I used to babysit a certain little boy, and I never had to wonder if he had done something wrong because he would confess it. In fact, he had such a guilty conscience that if he even thought he had done something potentially wrong he would tell on himself. You could see the guilt weighing on him and how that self-inflicted pressure would alleviate upon confession.
A college girl who had previously engaged in sexual sin told me on multiple occasions how she struggled to open the Bible, pray to God, or to walk into church because of feeling so overcome with guilt and shame for what she had done (and that the sinful desires were still present in her).
Another girl in her 20s felt guilt and shame for a variety of reasons: ashamed because of how a physical ailment would often affect her appearance, survivor’s guilt because of a family member who was raped, guilty for having had sex before marriage, and even guilty for little things like not being grateful about a particular Christmas present she received as a child.
For each of these three people, guilt and shame served as a burden that they carried, and it’s a burden that many of us lug around, even after becoming a Christian.
The Difference Between Guilt & Shame
Although guilt and shame travel together, they are not the same thing. Guilt acknowledges “I have done wrong.” It carries a legal connotation, a sense of right and wrong and an understanding that I have disobeyed or fallen short of a rule or standard.
In contrast, shame believes “I am wrong.” Shame involves our identity, how we see ourselves and what we believe to be true about ourselves. It relates to guilt because what we have done or haven’t done affects how we view ourselves. We associate our value and our worth with our identity, so when our identity is shaken by shame, it’s not surprise that our self-perceived value and worth fly out the window.
For the college girl who struggled to approach God because of her past sexual sin, I once asked her how she saw herself. Do you know what she said? She said “unclean, sexually immoral, and worthless.” With this being the way that she viewed herself, it’s no wonder that she struggled to spend time with God or to be around other Christians! This is why it is crucial for us to know what God thinks about us, to see ourselves as He sees us, and to understand that our value and worth come from Him - not from what we do, what we look like, who we know, or what others think about us.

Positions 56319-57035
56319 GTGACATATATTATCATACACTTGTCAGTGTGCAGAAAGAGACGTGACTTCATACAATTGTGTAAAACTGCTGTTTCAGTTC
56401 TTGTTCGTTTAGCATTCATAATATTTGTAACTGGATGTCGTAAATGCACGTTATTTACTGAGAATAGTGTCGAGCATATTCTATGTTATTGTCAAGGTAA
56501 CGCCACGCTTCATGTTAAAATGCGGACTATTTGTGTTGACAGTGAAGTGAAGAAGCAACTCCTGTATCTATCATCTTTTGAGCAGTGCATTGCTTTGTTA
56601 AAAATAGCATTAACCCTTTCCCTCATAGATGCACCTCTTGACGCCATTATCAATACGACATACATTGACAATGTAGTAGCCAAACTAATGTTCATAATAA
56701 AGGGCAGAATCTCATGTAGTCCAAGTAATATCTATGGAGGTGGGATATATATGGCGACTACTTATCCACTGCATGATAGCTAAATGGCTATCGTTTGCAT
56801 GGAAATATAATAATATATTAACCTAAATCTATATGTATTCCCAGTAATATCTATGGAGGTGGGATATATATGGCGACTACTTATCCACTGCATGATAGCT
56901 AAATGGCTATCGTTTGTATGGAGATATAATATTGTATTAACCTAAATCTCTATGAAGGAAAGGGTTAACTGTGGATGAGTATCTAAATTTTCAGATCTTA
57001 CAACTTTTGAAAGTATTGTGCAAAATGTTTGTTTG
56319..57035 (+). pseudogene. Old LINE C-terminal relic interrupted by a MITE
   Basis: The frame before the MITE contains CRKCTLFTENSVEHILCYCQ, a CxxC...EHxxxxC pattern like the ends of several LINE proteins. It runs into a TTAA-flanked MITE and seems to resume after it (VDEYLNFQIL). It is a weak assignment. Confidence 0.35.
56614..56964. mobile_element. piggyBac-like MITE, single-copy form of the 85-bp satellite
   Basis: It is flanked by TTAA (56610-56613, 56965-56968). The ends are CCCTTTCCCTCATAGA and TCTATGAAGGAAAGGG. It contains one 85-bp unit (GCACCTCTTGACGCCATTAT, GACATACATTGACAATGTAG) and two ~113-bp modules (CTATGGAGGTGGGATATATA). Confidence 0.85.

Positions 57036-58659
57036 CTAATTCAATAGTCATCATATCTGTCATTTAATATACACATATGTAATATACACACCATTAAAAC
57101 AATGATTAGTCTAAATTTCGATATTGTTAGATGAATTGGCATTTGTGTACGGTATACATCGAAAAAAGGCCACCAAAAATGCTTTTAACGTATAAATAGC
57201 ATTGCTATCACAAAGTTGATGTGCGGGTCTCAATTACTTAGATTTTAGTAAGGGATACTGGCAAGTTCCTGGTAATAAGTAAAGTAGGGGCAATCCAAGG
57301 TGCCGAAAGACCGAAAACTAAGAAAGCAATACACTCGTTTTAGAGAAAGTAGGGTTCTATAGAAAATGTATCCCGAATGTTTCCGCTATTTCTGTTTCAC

The Guilt & Shame Cycle
In a healthy way, guilt and shame highlight sin in our hearts. Before we can confess our sin to God, we do have to acknowledge that we have done wrong, and shame recognizes that, when I sin, I am not being the person God designed me to be. So think of guilt and shame as a spiritual MRI.
The problem is that, instead of turning to God with our guilt and shame, we wallow in it. Think of a pig in a pig pen here. We roll around in the guilt and shame and let them wash over us and define us.
In Recovering Redemption, Matt Chandler explains the byproducts of guilt and shame: anger, abuse, and lust. Because of wallowing in our guilt and shame, we become angry. Often, this manifests as self-hate, but it also will involve anger towards God: “Why did you allow this to happen to me, God? You’re not good. If you loved me, you would have intervened.”
With one girl, I had a front row seat to her God-directed fury. She seethed with anger, and her behavior spiraled downward as she acted to spite Him. She began intentionally sinning against Him. Her behavior was fueled by guilt and shame, and as she self-destructed, she only increased the guilt and the shame she felt. While she wanted to “hurt” God with her actions, the main person she was hurting was herself.
If we do not turn to God with our guilt and shame, we will become angry at God, ourselves, and others, and as we act on that anger, we will become abusive - verbally, emotionally, physically, and even sexually. Angry people do not want others to be happy, so they will tear others down. Think of it like a wounded animal who attacks others, even those who try to help them. But doing this only increases the guilt and shame they feel, yet on their own, they can’t get off the guilt and shame merry-go-round.
Because of their anger and abuse, they have quit seeing people as people. Instead, they have begun to objectify people, not caring for their soul or emotions, only seeing them for what they can do for them, which leads to using other people to bring them pleasure (lust). It’s seeking personal satisfaction at another person’s expense, but the satisfaction does not last. And at the end, they are left feeling more guilty and shameful than before.
Is this you? Does any of this describe you?
If so, know that there is hope. You don’t have to carry the guilt and shame that Christ came to set you free from. You can be free of this heavy burden. I love the scene in Pilgrim’s Progress where the main character, Christian, comes to Christ’s open tomb and the cross, and at that point, the heavy burden that he has been carrying throughout the story falls to the ground and rolls down the hill into the open tomb, never to be seen again.
This can be you.
In Part 2, we will talk more about how this is possible, but for now, read these encouraging words from Colossians 2:13-14: “And you who were dead in your trespasses and the uncircumcision of your flesh, God made alive together with him, having forgiven us all our trespasses, by canceling the record of debt that stood against us with its legal demands. This he set aside, nailing it to the cross.”
Click here to read Part 2.